all Millenium Hotels news (Copthorne, Kingsgate, Metropolis)

Earthquake information: Millenium Hotels

Unite has asked all employers of our members in Christchurch to inform us about their plans for workers in the aftermath of the Christchurch Earthquake.

The response to our questions from Millenium Hotels on Friday 25th February is copied below in italics


To all Employers of Unite Union members in Christchurch:

The tragedy in Christchurch is foremost in all our minds and our sympathies are with those who have suffered through the death and destruction wrought by the latest earthquake.

The rise of Unite Union

TV3's current affairs program The Nation recently did a profile on Unite, looking at the new approach Unite has brought to unions fighting for a better deal for low paid workers.

Service with a smell - story from Herald on Sunday

Staff in some of Auckland's finest hotels are refusing to clean up after guests who leave rooms severely soiled. About 30 room attendants at three Millennium hotels have placed a ban on cleaning up "bodily fluids" left by guests, claiming they should be paid extra for the unpleasant task.

Their union, Unite, is backing the claim for what's known as "dirt money", saying such payments are an accepted practice in the industry.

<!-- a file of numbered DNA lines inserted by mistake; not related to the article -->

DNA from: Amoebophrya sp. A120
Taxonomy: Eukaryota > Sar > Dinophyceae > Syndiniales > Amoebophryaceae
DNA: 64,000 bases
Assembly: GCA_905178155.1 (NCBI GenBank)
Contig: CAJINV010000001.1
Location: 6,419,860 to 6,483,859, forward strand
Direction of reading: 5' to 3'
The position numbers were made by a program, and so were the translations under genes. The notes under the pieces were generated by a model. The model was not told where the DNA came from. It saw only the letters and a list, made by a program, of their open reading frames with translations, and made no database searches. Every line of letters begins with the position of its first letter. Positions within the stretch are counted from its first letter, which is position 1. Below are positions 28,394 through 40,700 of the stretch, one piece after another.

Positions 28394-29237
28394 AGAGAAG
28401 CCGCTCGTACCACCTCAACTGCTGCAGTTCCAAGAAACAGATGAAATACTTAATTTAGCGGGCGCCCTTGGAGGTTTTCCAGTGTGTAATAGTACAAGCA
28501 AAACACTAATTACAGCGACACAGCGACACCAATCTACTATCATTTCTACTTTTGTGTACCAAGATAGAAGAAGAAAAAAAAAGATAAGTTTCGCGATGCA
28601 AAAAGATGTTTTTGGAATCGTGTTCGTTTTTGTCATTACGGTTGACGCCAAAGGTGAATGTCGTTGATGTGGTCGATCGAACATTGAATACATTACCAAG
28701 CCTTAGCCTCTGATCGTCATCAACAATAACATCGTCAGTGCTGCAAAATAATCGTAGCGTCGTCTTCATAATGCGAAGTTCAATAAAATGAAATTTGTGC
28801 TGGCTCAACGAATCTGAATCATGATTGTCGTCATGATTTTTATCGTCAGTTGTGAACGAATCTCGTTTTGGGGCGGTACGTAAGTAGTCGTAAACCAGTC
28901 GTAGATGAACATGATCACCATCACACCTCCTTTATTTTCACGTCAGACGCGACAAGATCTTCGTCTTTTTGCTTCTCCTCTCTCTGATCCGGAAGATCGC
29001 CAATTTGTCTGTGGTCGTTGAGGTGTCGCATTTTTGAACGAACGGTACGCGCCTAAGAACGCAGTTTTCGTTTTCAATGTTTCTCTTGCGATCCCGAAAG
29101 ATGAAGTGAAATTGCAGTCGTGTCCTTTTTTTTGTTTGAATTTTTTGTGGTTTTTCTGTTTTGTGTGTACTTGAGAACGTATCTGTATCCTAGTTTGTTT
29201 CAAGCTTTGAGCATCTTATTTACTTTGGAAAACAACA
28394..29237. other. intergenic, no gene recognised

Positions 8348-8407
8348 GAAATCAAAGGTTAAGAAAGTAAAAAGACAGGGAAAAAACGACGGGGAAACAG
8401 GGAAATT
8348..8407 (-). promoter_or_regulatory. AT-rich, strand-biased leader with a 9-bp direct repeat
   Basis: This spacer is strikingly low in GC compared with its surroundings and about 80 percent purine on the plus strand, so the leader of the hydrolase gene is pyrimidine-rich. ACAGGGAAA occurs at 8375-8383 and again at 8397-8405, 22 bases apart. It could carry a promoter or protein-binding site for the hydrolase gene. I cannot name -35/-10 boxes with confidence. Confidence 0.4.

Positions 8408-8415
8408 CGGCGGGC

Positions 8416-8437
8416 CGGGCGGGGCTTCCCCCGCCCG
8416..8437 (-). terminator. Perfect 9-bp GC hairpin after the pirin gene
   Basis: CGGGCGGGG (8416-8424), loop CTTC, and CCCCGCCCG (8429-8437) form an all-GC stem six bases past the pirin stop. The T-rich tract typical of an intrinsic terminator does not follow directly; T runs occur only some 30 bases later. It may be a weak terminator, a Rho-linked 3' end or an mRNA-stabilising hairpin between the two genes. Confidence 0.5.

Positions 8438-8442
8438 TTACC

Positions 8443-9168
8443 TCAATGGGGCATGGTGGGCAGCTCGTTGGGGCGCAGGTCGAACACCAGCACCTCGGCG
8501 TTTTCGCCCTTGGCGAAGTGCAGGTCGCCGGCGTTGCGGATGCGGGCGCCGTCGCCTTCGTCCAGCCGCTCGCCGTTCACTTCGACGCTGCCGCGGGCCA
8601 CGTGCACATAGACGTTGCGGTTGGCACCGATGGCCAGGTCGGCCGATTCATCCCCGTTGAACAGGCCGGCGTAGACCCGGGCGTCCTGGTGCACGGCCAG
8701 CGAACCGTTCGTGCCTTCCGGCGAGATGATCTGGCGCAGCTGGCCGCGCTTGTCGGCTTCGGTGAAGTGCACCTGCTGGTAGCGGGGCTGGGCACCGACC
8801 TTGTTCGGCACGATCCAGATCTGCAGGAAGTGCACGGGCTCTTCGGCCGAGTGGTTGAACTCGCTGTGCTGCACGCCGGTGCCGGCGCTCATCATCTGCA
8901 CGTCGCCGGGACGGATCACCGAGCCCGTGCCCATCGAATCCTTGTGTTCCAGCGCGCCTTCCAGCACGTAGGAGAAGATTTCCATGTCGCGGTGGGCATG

Unite organiser Daphna Whitmore said the hotels - the Copthorne in Anzac Ave, the Copthorne Harbour City and the Kingsgate in Parnell - refused to pay workers extra for cleaning badly soiled rooms.

Drunk guests had defecated in beds and urinated in the corners of bedrooms, and one worker reported a used condom stuck to a wall.

Union pressure sees upgrade at Copthorne hotel

Union pressure sees upgrade at Copthorne hotel

Since raising the matter of unfit facilities at the Copthorne Hotel in Auckland with the HR manager, Daphna Whitmore, Unites hotels organiser has achieved some results.

The hotel has agreed to refurbish the toilets and changing rooms.

According the the HR manager Jean Garlick, "the maintenance team started work in the females changing room at 8am (Monday) morning and are hoping to have both changing rooms finished by the end of the week".

"They are removing and replacing any rotted boards / panels, removing mould, installing a new extractor fan (to help reduce the moisture build up) and painting all the surfaces," she said.

They have also replaced the toilet seat.

Millennium agreement a victory for union members

Unite members ratified a new agreement with Millennium Hotels last week that improves working conditions for all hotel workers as well as providing additional bonuses to union members only.

The National Agreement, that covers all hotels owned by Millennium in New Zealand, sees:

  • A 4 per cent pay rise for all hotel workers

  • One year term

  • Warm tops - to be supplied immediately

The company has also agreed to prioritise providing long pants for the female staff who currently wear culottes. This is an issue for many of the housekeepers who often get chemicals on their legs.

Unite members will receive:

  • 70 cents shoe allowance per shift worked

  • $5 a week first aid certificate allowance

Industry agreement to lift wages in hotels needed

"It's time the hotel industry lifted wages across the board," says Unite hotel organiser Daphna Whitmore.